Suze Orman: If there isn’t enough money for a child to go to school on a federal loan, that means the child needs to take out a private student loan that the parent may have to co-sign. That could be one of the biggest mistakes they will ever make in their lives for the following reasons. First, in most cases, a private student loan cannot be discharged in bankruptcy. Also for many of the private student loans if you co-signed the loan and your child dies, you are still obligated to pay the fee every month until the loan is paid off, even when the child is no longer living. On a federal student loan, upon the death of a child or parent co-signer, the student loan goes away. Second, the interest rate the bank can charge on a private student loan can go as high as the bank wants it to go, which is very different than a federal stafford loan that can’t exceed 6.8 percent. You could actually get a private loan with a 16 percent interest!
ES: What is the Approved Card and how can it benefit mothers?
Suze Orman: What people don’t realize is that if they fall onto hard times and bounce a few checks, they get placed into the Chex system. Once you’re in that system, you can’t open a bank account, checking account, or a credit union account. So one of the only ways for you to transact business online would be via a pre-paid card, which is where the Approved Card comes in. It doesn’t require any credit checks. It’s simply a card that you can load money onto each month, but it’s not attached to a checking account like a regular debit card. It’s a great tool for children who are 13 or older as well because you’re going to want to start teaching them about how to handle plastic without getting into trouble. For $3 per month, not only do you get a card, but you get three additional cards that you can give to your teenagers. You can transfer money from your card onto their cards; every time they use it, you get a text and email showing you what exactly your child is spending with this money. If they try to use it and there’s not enough money on it, they’re denied. You can pay bills online for free, do card-to-card transfer for free, and with a monthly deposit take withdrawals out of any Allpoint ATM for free.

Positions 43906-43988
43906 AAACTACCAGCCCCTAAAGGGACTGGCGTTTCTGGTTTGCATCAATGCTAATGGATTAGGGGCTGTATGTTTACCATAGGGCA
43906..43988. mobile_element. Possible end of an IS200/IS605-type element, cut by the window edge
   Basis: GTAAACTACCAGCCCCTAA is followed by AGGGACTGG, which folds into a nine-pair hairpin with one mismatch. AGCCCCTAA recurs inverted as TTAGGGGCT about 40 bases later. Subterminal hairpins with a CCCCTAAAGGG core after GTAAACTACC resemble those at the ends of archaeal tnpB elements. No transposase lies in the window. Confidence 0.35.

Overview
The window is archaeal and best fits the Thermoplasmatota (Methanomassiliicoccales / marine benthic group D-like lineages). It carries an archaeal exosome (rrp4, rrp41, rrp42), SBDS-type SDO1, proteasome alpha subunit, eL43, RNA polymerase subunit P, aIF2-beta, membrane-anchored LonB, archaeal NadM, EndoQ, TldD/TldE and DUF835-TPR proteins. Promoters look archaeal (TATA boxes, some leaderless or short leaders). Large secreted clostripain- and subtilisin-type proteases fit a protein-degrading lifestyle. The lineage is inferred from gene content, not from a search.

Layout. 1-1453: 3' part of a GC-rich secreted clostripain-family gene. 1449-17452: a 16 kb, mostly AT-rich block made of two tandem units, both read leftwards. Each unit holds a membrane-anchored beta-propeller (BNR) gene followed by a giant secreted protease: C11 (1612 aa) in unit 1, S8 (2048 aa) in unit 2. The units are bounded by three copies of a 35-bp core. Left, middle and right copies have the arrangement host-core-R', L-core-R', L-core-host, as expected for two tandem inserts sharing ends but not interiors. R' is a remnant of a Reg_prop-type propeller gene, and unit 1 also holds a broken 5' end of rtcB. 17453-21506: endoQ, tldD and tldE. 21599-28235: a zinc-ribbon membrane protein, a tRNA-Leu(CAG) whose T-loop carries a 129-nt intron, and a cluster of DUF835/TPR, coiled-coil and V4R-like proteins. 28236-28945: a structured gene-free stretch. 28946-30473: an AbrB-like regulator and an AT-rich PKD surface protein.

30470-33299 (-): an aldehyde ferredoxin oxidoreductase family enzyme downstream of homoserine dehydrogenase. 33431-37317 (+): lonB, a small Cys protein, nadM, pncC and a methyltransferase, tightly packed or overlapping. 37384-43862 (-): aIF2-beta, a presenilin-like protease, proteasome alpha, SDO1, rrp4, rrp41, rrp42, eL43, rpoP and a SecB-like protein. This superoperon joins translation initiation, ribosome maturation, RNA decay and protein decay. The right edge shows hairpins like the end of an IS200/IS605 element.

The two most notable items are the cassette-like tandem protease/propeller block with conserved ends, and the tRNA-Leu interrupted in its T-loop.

ES: What is the top financial mistake parents make?
Suze Orman: They don’t talk to their kids about money. For instance, many parents give a child an allowance without telling them why. If you ask most kids why they get an allowance they’ll say, ‘Because I was born!’ If you ask them why they get more of an allowance this year over last year they’ll say, ‘Because I’m older.’ Children need to understand the value of money and how it works.
ES: What other financial snafus should parents avoid?